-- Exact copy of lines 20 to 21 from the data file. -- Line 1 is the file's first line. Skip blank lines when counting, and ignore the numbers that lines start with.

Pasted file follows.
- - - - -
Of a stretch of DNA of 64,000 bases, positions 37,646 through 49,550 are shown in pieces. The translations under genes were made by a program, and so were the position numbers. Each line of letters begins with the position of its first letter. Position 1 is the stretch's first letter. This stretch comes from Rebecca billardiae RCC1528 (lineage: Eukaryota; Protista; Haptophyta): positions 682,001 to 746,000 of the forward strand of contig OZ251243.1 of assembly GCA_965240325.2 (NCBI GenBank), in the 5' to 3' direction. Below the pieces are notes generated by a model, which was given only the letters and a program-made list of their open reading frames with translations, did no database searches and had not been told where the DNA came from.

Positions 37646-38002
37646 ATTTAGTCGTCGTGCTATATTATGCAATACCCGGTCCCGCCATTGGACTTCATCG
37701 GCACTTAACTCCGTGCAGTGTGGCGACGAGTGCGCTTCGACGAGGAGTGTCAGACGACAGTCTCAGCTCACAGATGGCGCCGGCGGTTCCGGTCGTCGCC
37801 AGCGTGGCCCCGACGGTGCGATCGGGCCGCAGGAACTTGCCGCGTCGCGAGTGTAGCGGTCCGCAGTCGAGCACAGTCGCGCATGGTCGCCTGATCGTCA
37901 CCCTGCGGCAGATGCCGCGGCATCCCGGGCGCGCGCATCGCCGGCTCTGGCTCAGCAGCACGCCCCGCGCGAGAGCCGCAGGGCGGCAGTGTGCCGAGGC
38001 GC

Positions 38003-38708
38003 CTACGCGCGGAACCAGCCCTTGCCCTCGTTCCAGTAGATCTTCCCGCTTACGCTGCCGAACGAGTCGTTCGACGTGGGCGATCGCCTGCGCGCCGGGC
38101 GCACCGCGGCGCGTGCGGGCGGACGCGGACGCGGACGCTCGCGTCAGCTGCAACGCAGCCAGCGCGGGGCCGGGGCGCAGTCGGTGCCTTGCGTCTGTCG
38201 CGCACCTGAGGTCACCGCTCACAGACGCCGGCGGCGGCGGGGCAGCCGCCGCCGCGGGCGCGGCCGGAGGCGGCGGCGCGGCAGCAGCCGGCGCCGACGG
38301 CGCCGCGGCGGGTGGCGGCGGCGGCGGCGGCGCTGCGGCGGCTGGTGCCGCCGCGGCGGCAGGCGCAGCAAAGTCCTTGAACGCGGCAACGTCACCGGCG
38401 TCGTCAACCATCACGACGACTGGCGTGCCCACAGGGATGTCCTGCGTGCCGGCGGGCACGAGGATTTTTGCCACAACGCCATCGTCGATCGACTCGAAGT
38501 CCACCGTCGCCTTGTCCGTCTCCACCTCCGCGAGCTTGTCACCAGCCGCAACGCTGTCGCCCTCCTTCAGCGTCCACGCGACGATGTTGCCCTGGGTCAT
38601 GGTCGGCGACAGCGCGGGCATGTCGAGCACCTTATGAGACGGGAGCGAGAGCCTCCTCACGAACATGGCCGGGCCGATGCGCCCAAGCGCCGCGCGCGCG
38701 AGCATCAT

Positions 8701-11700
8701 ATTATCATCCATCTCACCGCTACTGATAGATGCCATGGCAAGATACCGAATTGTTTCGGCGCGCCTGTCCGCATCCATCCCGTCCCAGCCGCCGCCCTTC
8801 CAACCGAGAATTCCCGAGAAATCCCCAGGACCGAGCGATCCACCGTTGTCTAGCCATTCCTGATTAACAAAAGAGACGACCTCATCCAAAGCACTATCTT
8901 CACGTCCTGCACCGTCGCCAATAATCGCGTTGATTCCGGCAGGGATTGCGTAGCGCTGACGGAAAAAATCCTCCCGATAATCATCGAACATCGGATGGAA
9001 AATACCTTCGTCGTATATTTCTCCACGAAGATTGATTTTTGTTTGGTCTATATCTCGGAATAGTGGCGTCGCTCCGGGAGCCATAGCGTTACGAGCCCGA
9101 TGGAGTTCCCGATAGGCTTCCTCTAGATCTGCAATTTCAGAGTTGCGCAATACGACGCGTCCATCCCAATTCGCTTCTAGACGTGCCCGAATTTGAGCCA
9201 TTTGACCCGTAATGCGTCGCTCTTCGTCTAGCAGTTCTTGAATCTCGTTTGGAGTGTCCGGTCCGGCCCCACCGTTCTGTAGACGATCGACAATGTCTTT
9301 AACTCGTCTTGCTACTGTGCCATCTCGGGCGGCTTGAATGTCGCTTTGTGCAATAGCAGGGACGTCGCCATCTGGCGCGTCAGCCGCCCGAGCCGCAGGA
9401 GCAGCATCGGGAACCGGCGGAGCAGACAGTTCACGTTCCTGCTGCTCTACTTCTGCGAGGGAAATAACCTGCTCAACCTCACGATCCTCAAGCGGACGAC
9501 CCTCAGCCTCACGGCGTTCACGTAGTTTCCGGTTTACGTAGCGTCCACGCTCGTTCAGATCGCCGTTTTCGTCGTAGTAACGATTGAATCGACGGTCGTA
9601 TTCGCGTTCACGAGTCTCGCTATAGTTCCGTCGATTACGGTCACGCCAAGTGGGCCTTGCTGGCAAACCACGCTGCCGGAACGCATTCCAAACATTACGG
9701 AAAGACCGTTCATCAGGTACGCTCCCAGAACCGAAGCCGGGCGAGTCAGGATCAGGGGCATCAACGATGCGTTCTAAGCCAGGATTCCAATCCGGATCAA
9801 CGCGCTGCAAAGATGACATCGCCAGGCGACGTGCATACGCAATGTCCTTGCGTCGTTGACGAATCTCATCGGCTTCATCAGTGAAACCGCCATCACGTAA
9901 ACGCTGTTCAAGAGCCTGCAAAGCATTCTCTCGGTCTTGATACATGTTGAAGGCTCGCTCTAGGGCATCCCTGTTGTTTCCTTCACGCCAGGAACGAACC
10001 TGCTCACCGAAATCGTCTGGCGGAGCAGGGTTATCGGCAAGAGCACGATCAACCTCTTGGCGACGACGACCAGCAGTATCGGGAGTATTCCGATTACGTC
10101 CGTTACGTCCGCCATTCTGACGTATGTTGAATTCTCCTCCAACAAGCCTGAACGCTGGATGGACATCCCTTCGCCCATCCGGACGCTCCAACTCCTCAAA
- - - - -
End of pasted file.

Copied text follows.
8901 CACGTCCTGCACCGTCGCCAATAATCGCGTTGATTCCGGCAGGGATTGCGTAGCGCTGACGGAAAAAATCCTCCCGATAATCATCGAACATCGGATGGAA
9001 AATACCTTCGTCGTATATTTCTCCACGAAGATTGATTTTTGTTTGGTCTATATCTCGGAATAGTGGCGTCGCTCCGGGAGCCATAGCGTTACGAGCCCGA